If the US and Iran start by focusing on common interests like the Middle East, they should be able to tackle the more controversial issues, says DW's Peter Philipp. However, Tehran's ideologists are standing in the way.
Barack Obama is getting serious. He had already expressed his readiness to negotiate with Iran, and now the American president has used the Iranian New Year's festival "Nourouz" as an opportunity to offer Tehran a fresh start.
Obama may have praised Iran's cultural heritage, but his compliments were not the most important aspect of his address. After all, similar things were also heard from George W. Bush, who treated Iran as part of his "Axis of Evil."
More important were the openness and clarity with which Obama explained to the Iranians that there are differences of opinion between the two countries, but that he's prepared to deal with these issues diplomatically.
Obama's strategy seems to be to approach Iran as an equal. The president has recognized that condescending advice or even orders and sanctions won't achieve anything. On the contrary, they can backfire, with the other side feeling duped, disrespected and disdained. Which can only make them clam up.
Many Iranians will be open to Obama's words. They have been fixated on the US for a long time and have been eager to restart relations. However, in Tehran's political circles, even the most reconciliatory statements from Washington will be met with mistrust and at least initial rejection -- as Iran's highest leader, Ayatollah Ali Khamenei, demonstrated on Saturday, March 21.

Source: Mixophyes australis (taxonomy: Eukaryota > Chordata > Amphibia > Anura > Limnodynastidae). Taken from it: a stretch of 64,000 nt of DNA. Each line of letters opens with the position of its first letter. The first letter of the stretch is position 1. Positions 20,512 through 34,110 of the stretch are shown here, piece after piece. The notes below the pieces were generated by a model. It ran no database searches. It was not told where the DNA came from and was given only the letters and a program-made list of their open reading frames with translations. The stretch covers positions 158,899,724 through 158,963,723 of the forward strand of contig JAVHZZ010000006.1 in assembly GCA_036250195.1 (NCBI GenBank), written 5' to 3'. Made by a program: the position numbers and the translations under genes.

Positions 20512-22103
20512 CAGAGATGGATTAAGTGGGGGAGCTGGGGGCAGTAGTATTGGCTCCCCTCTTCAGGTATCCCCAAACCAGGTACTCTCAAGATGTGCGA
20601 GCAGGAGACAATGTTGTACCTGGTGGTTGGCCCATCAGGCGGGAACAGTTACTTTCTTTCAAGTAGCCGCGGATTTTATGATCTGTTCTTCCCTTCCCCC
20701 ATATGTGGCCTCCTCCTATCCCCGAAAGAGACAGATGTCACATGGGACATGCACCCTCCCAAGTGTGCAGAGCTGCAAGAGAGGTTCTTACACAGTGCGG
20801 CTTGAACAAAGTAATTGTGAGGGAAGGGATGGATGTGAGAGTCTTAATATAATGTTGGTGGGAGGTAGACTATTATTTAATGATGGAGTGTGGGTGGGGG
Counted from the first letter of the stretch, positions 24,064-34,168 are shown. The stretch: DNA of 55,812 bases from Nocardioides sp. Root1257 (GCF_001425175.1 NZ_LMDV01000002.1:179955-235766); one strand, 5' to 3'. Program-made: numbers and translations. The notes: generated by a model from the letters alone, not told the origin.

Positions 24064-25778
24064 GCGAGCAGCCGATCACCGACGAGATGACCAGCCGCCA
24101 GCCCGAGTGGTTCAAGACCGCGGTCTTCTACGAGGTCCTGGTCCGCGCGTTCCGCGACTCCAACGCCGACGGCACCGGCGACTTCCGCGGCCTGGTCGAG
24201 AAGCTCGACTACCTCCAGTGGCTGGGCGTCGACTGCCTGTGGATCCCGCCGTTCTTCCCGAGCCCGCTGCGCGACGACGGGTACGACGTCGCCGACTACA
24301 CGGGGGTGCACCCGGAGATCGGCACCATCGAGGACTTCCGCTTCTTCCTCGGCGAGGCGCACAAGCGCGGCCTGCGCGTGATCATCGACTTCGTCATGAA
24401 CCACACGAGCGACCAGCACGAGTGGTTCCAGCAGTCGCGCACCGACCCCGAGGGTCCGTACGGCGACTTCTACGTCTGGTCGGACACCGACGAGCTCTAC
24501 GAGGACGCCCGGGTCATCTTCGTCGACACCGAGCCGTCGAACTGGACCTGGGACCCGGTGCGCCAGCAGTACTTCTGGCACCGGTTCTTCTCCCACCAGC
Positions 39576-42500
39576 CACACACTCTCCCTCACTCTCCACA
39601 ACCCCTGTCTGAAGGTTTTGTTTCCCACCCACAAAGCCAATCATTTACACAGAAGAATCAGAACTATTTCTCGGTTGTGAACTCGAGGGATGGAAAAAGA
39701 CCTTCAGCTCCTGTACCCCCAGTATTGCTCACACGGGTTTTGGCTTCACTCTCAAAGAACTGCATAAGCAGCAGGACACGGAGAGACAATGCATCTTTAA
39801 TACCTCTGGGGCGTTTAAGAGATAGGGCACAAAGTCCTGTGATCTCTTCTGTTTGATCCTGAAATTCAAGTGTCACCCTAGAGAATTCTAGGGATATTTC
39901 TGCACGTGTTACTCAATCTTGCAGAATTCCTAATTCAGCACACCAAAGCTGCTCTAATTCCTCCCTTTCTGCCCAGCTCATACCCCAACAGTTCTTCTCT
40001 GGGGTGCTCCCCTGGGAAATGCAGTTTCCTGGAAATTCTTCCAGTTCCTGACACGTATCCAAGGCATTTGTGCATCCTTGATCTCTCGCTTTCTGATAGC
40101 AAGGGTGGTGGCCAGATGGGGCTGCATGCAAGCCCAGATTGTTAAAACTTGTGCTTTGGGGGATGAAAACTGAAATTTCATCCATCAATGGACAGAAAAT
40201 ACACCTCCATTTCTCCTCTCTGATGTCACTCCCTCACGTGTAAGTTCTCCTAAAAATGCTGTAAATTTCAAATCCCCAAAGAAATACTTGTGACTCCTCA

In a New Year's speech in Mashhad, he criticized the US president, saying Obama couldn't wish the Iranians a happy new year, while at the same time accusing them of supporting terrorism and violence.
The Iranian leader didn't want to understand that these were the differences of opinion that Obama had referred to: Iran's support for Hezbollah and Hamas, and the suspicion that Tehran is building nuclear weapons.
Just a day earlier, Khamenei had celebrated the development of Iran's nuclear program as the greatest success of the past few years and it's unlikely he'll change his mind on this issue. But the question remains whether he'll give the green light for direct contact with the Americans in various matters, no matter how controversial the standpoints between Washington and Tehran may be.
The two can and should try to build on their commonalities. Both the US and Iran, for example, have similar interests in Iraq and -- even more so -- in Afghanistan. Both countries should try to calm down and stop making trouble -- neither for neighbor Iran nor for the rest of the world.
If these common interests can be worked out -- perhaps at the upcoming Afghanistan Conference in The Hague -- why shouldn't the more controversial issues be tackled after that?
A lot depends on mutual trust and there seem to be a shortage in that area. There's a cogent reason for this, particularly in Tehran: The ideologists of the "Islamic Republic" apparently fear that rapprochement with the US could undermine their state doctrine.
For them, it's easier with an enemy like the US.